As some among you may know, I happened to grow up on a relatively small island. I lived there until I was 24, and, since I left, I look back at my native land with a mix of frustration and longing. An island in the Mediterranean might sound exotic, and yet, life in Sardinia is not always easy. The natural wonders are balanced by 25% of youth unemployment and a biting economic crisis. In addition, the island has been blessed by a political class that I would euphemistically define inadequate (don’t get me started, you really don’t want to). I never stopped caring about Sardinia and when a postcard arrived here in Bristol inviting me to go back to vote for the regional elections, I sadly had to admit that a trip back home was not possible.
There is a particular reason to follow closely this particular regional election and the unusual electoral campaign. It is the presence of a group of outsiders that are openly challenging the national parties that still gather the vast majority of Sardinian votes. ProgRes is a young independentist party that has conducted a remarkable electoral campaign. They campaigned with very little money, traveled up and down the island to meet ordinary citizens, set up a series of public OSTs on labour, economy, public education, public health, culture, tourism and environment (OSTs open to anyone are unheard of in Italian politics). But the most innovative feature of ProgRes’ approach is that it marked a radical break from old independentist narratives and truly revolutionised the language of Sardinian independentism.
I know what you might imagine when I say ‘independentism’. Few random stereotypes: angry, aggressive, clinging onto imagined traditions, scornful of national and European authorities (considered the source of all evil), its only policy seem to be ‘Italians go home’ (substitute Italian with any other hegemonic force) and, in the worst cases, mildly to openly racist or homophobic. Did I get it right? Well, it is not the case, not this time. ProgRes did away with old independentism, with its tendency to define itself uniquely on ethnic grounds, and to its scornful and often openly aggressive attitude towards the “Italian”. Instead it focused its campaign on public participation, and aimed at nurturing a dialogue with voters (mainly through the already-mentioned OST and a clever use of social media. The ultimate goal is not ‘independence’, but rather, ‘the end of dependence’ from a state that still slips into patronizing attitudes and even promotes quasi-colonial policies.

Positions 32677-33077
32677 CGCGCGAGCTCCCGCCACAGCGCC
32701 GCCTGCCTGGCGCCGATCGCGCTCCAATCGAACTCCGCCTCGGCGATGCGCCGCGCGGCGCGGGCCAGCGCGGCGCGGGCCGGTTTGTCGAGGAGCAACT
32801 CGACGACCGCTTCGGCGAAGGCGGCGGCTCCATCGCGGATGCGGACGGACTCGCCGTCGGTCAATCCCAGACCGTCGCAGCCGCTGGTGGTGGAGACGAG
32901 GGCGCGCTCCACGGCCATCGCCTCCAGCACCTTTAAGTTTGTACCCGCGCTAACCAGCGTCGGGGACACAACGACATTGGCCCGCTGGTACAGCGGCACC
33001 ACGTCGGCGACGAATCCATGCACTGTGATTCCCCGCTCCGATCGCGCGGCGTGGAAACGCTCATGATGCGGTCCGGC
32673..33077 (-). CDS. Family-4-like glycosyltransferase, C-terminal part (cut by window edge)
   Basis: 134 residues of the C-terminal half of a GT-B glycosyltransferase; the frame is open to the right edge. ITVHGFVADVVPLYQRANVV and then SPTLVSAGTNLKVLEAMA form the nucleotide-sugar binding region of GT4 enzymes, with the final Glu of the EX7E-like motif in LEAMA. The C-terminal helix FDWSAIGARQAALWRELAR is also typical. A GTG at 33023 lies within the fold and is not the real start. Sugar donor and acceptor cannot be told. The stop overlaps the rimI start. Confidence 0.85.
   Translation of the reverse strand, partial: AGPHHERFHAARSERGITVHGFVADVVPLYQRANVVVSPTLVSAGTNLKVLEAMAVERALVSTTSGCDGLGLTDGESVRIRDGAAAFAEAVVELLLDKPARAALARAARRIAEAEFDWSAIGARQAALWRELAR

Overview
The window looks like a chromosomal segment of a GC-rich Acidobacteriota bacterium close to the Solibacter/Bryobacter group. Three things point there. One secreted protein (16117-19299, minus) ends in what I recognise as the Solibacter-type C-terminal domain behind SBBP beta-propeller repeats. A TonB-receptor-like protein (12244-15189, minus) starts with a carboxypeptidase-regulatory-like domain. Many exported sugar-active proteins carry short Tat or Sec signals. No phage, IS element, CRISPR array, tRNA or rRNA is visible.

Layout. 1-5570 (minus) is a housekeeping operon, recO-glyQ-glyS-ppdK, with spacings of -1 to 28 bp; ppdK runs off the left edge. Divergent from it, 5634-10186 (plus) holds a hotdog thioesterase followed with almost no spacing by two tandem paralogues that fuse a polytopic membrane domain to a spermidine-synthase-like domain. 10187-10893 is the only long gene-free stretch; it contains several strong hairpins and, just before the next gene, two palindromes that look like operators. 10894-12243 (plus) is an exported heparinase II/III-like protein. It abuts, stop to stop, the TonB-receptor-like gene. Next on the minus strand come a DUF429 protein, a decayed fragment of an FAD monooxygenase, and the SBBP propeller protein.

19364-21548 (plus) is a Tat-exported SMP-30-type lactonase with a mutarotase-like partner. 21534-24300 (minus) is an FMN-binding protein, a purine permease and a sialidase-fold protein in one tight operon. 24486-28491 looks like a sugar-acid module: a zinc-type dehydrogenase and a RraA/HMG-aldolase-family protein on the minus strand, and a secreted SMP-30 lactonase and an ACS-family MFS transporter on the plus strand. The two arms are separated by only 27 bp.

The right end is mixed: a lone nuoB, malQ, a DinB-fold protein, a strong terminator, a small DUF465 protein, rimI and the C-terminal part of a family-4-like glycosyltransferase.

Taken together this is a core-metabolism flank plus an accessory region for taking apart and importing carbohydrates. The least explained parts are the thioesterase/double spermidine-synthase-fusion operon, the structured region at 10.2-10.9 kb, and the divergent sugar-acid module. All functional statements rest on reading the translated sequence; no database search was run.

Moreover, ProgRes’ attention to civil rights, sustainability, environment, culture and public education draw the movement closer to contemporary independentist movements such as the National Scottish Party, rather than to the old “sardista” tradition. It might seem banal, but in a country like Italy, where political discussion still revolves around the former PM’s trials, and where the parties of the left ignore these issues and prefer to embrace openly neoliberal policies, this is quite something. Promises? Perhaps, only time will tell, for the moment, this energetic bunch of outsiders has managed to shake Sardinian politics. Since ProgRes entered the arena, the major national parties have lost a good amount of their usual haughtiness.
The outcome of this regional election is still uncertain. Independence is an ambitious goal, it requires long-term planning and politicians capable of taking the risk. ProgRes seems to be well aware of this. Rather pragmatically, they don’t see it happening in the near future. What matters now is the end of another type of ‘dependence’. Dependence from decisions made in the continent, dependence from industrial powers, cultural dependence from a national hegemonic force. If Sardinians will finally start considering the island a centre rather than a periphery, we are on the verge of a cultural revolution.